A mother in her element
Rebecca Lee Lok-sze stepped foot on the Arctic for the fifth time in March this year. It was also her ninth visit to a polar region in 10 years.
At 52, Ms Lee has been exploring the two most forbidding places on earth for a decade. Back in 1985, she was the first woman from Hong Kong to reach the Antarctic, where she captured on lens the awesome beauty of the freezing world in the company of other equally excited, male explorers.
Today, the adventurer has a mission to promote environmental protection via her camera.
'I can stand the freezing temperatures. When I was at the pole, I forgot whether I was a man or a woman and only thought of myself as a human being, a minute creature on this planet,' said the former advertising executive.
Following her maiden trip to the South Pole, together with a Chinese national research expedition involving mainland scientists, she decided to quit her career and take on the role of an explorer/traveller instead. She believes everyone can reach the poles although most of the companions she travelled with were men.
'There are very few women explorers because women are not encouraged in their upbringing to travel or to take risks,' Ms Lee says. But the situation is improving. Nonetheless, exploration is an expensive game.
Scant financial support has kept many from making the plunge.
'You need to have five or six expeditions to gain enough experience as an explorer.
'Each excursion takes as much as $300,000 and not many people, especially women, can afford it,' she said.
She adds: 'Exploration is often team work. Team members usually take turns in doing various tasks. Women will never be sidelined to cooking only.' Women explorers are certainly as competent as men when it comes to leading an expedition, Ms Lee claims.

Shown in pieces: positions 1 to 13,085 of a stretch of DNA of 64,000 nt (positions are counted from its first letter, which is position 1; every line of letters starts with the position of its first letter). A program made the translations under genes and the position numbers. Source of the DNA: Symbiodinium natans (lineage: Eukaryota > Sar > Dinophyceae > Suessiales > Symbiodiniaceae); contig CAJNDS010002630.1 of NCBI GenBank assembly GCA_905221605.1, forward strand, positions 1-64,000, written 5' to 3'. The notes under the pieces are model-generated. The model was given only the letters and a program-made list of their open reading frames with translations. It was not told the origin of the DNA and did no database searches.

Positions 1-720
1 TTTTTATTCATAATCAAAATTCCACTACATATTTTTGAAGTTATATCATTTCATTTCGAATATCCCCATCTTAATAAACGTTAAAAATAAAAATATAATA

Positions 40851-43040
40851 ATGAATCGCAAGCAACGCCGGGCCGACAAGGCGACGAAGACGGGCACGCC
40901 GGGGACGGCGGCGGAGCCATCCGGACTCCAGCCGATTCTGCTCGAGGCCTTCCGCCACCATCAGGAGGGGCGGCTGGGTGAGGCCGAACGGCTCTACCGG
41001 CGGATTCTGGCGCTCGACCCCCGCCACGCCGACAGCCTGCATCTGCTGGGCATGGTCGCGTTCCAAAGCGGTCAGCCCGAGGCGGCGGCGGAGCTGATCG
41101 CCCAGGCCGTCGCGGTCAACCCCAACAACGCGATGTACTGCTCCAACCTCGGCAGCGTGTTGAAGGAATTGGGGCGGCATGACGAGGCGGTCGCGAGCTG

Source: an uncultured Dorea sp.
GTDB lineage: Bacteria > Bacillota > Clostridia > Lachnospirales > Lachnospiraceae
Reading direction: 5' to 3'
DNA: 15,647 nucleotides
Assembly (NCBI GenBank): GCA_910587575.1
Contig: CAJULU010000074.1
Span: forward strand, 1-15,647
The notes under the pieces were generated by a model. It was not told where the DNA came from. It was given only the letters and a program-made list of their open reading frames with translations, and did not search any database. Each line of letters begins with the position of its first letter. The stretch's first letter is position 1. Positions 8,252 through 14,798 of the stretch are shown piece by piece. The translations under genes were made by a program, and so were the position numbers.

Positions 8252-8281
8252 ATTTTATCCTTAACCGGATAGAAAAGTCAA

'A leader plays a very important role in an expedition; he or she will plan and navigate the routes and be responsible for the safety of all crew members.
'He or she must be calm, with a strong analytical mind and be sensitive to members' emotional needs. In that regard, women can fulfil a leader's role as well as men.' Ms Lee's latest venture was to lead a Hong Kong television crew to film the first locally produced documentary on Arctic life. She worked as a guide and took the eight-man television crew and a surveying and mapping expert from China across the North Pole in March.
The resulting four-part programme is now being aired, following its launch in mid-July.
'I hope Hong Kong people can feel the awesomeness of the Arctic and be concerned about environmental issues,' she says.
Over the past decade, she has worked as a volunteer photo-journalist, following environmental research teams from China, Hong Kong and other countries in the hope of arousing public interest in the polar regions and concern over the threats to the environment there.
'I am not just travelling, I want to work with scientists and present the poles to the public through simple comprehensible language and eye-catching photographs,' she says.
'I want to use art to gift-wrap science. Pictures taken by scientists in the Antarctic may not appeal to the general public and their academic writings may put layman off too.' Every polar journey is risky, even for someone as experienced as Ms Lee. 'Blizzards can strike when you least expect. Every expedition is dangerous. When the ice surface cracks and you fall into the water, you can die within three minutes at minus 433 Celsius,' said Ms Lee.
But the potential risks have not deterred her.
'I am curious about the changes on Earth,' she said.
'You won't feel the hardship if you are curious and I take travelling as my job.
'It is such an overwhelming experience to see the icebergs and it is worth the time, money and risks involved.' Her frequent missions have taken their toll on her financial situation. She has to scrape for her travelling expenses. Her only source of income now is rent from her properties. A divorcee who lives apart from her two daughters who are in Britain, she considers herself lucky to be able to continue her daring endeavours.
'My dream is to build a museum about the Antarctic, the Arctic and Mount Everest.
'The idea is to assist and promote environmental research on these three least polluted areas and provide data about them as a reference for measurement of pollution levels in other areas.'